Definition of tunicate in English:

tunicate

noun

Zoology
  • A marine invertebrate of a group that includes the sea squirts and salps. They have a rubbery or hard outer coat and two siphons to draw water into and out of the body.

    • ‘Sea squirts are tunicates, a type of sea life with a primitive spinal cord and a firm, flexible outer covering called a ‘tunic,’ from which the name derives.’
    • ‘The hull here is rich in marine life - hydroids, tunicates, anemones and sponges.’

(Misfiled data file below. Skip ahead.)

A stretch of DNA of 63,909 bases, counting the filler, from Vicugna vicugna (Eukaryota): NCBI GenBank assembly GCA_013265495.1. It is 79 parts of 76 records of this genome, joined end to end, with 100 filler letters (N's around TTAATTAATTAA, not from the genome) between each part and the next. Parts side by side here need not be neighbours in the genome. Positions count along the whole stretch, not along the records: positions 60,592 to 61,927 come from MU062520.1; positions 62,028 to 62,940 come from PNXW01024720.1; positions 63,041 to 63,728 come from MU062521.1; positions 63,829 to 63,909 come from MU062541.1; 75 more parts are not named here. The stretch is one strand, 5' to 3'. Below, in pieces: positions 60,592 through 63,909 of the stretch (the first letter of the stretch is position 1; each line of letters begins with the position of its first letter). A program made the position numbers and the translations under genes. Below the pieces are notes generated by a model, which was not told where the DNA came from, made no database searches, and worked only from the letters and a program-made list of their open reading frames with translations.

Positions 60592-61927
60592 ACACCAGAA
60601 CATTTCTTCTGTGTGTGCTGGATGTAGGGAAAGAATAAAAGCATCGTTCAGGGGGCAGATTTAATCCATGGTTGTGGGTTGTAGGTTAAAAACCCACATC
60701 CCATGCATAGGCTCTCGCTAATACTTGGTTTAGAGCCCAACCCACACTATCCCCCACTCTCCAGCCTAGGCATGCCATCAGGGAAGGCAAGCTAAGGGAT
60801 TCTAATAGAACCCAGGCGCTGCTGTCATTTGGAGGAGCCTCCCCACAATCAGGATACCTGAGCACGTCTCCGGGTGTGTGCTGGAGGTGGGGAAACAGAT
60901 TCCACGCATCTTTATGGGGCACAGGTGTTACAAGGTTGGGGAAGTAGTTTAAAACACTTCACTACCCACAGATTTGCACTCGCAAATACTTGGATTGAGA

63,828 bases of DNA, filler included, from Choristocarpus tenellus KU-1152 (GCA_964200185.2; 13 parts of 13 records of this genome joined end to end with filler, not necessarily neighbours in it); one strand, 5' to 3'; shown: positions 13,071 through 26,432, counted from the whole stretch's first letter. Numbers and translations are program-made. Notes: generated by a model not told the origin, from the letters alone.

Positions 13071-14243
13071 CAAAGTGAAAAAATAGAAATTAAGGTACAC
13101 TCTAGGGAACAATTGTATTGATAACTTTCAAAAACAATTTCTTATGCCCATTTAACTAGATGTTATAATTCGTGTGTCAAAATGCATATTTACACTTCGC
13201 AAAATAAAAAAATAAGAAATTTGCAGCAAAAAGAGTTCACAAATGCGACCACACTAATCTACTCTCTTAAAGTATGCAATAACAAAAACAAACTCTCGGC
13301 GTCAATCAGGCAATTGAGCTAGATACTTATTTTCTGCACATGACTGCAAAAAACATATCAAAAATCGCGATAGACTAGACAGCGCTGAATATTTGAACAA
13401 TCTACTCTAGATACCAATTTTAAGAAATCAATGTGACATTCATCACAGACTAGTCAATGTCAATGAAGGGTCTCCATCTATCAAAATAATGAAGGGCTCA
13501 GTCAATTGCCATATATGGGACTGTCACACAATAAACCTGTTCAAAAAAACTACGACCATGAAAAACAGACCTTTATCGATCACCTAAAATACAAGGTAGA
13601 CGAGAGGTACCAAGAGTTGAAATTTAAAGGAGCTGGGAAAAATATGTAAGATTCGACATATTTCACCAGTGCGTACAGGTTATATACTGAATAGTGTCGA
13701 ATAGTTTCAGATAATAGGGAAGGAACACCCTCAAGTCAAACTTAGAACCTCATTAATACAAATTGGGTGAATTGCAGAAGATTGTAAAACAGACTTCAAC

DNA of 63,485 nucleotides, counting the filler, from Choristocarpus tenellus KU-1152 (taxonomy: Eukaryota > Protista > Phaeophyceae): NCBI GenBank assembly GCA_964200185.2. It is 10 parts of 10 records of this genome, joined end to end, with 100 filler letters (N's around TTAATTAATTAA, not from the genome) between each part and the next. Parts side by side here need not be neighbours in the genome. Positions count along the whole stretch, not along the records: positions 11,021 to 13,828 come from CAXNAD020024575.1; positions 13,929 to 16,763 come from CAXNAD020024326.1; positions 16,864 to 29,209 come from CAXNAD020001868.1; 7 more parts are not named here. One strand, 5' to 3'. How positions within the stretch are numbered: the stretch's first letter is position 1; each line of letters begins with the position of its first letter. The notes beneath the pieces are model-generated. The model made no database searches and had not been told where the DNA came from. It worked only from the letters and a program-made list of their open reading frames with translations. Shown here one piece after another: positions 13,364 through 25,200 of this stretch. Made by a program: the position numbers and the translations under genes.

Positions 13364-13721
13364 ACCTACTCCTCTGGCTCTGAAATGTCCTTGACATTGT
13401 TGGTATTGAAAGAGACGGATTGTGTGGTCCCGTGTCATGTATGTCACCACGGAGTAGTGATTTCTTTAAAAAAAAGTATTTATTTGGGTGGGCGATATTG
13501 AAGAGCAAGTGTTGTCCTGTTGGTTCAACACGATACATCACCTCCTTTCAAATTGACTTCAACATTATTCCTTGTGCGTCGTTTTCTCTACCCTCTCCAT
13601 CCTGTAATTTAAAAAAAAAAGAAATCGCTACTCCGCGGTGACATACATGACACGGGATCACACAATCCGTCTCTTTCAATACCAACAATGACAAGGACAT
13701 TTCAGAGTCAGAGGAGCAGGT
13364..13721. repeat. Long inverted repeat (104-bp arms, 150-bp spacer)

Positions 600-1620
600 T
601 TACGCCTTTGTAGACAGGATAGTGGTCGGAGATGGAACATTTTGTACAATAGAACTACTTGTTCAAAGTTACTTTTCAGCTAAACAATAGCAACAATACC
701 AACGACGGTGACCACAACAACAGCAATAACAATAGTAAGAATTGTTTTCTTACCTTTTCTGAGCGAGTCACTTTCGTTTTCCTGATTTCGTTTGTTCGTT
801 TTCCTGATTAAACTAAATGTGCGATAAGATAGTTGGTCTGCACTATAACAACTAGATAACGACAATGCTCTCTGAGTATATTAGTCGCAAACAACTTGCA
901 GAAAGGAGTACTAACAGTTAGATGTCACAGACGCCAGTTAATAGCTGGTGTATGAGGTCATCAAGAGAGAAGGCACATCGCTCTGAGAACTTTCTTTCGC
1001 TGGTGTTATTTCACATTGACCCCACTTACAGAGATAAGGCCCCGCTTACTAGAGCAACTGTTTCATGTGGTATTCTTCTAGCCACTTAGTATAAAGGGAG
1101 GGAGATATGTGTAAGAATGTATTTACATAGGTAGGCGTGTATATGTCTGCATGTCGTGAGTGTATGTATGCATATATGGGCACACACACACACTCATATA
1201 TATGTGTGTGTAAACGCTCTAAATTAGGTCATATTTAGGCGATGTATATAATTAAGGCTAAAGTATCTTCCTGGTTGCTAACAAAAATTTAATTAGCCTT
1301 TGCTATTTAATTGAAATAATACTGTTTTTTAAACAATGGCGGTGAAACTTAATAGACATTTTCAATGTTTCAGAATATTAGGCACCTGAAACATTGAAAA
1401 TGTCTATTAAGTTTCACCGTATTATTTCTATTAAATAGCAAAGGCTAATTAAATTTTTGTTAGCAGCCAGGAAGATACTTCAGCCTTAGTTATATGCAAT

• ‘Many tunicates have a larva that is free-swimming and exhibits all chordate characteristics: it has a notochord, a dorsal nerve cord, pharyngeal slits, and a post-anal tail.’
    • ‘Are there potential uses for antimicrobial peptides from tunicates?’
    • ‘The hull is covered with more long and delicate plumose anemones, some large white tunicates and forests of featherworms projecting into the negligible current on their long stalks.’

adjective

usually tunicated
Botany
  • (of a plant bulb, e.g., an onion) having concentric layers.

Origin

Mid 18th century: from Latin tunicatus, past participle of tunicare clothe with a tunic from tunica (see tunica).

Pronunciation:

tunicate

/ˈt(y)o͞onəˌkāt/